Indonesia is a nation consisting of thousands of islands. It is estimated to have over 19 million people with psychosocial disabilities. The actual number of Indonesian’s needing treatment is unknown; there is no recent relevant data for that. It has about 48 mental health institutions and roughly 700 psychiatrists. While the new Mental Health Law of 2014 mandates that every province must have at least one mental health hospital, more than half of the psychiatric hospitals are in four of the country’s 34 provinces, while eight provinces have no psychiatric hospitals at all.
Pasung is the Indonesian term for shackling. It can also refer to being kept in chains, stocks or locked in a room, cell, or pen. Initially banned in 1977, pasung is the widespread traditional response to mental disorders throughout Indonesia and it is an act of desperation. The most recent available government data states that 18,800 people are living in pasung in Indonesia.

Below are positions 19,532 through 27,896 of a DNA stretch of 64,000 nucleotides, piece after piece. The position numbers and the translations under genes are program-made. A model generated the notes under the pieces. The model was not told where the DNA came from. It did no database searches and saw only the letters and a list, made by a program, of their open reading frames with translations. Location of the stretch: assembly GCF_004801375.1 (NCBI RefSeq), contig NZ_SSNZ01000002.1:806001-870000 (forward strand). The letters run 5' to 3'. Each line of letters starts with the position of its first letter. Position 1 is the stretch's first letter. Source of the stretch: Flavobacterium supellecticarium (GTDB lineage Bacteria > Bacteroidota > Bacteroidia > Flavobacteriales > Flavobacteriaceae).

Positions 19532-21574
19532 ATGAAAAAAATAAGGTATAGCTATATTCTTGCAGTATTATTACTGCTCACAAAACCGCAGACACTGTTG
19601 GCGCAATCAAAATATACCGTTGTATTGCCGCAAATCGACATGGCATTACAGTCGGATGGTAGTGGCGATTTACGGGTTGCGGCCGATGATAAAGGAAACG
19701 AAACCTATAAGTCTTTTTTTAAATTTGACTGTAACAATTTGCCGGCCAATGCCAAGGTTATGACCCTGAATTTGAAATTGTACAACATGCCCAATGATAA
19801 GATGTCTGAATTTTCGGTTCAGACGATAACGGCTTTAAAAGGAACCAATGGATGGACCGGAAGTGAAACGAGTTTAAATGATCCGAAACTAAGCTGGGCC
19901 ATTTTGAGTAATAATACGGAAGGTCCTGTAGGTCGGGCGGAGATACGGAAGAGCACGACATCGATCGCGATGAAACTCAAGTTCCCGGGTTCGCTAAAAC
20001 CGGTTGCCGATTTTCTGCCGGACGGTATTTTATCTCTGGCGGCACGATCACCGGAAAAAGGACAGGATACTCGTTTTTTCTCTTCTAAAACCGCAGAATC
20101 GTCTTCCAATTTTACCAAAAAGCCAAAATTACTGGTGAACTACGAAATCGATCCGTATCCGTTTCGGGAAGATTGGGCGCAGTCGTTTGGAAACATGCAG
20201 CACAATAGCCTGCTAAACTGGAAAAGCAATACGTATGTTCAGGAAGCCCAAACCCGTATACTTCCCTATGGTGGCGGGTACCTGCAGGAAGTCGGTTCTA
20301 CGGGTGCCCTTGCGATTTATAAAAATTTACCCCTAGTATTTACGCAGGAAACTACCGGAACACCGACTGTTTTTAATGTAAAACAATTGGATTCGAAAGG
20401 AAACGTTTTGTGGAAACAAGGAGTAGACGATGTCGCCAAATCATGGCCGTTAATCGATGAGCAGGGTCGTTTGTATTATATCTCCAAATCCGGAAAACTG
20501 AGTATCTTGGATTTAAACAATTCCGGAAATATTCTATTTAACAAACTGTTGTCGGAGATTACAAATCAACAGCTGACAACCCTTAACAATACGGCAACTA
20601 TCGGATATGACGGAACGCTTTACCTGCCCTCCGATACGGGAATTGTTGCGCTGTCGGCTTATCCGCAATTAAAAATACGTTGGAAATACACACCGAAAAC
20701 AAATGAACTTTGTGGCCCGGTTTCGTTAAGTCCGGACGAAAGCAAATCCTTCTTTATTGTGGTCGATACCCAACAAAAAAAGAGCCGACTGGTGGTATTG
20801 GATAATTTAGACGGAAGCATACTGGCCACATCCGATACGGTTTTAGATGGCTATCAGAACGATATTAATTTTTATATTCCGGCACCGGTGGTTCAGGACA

Throughout Indonesia, there is also wide-spread belief that mental illness comes from a lack of faith or sinful behavior; that it may be caused by mystical spells cast by ill-wishers and ill-doers or by possession by evil spirits and the devil. As a result, families typically first consult faith-based healers that rely heavily on prayer or traditional healers that deal with spirits and magic. According to Dr Pandu Setiawan, the former Director General of Mental Health under the Department of Health, even when mental health care is easily accessible, because of beliefs like these and the shame attached to the sigma surrounding mental illness, families commonly seek medical advice only as a last resort.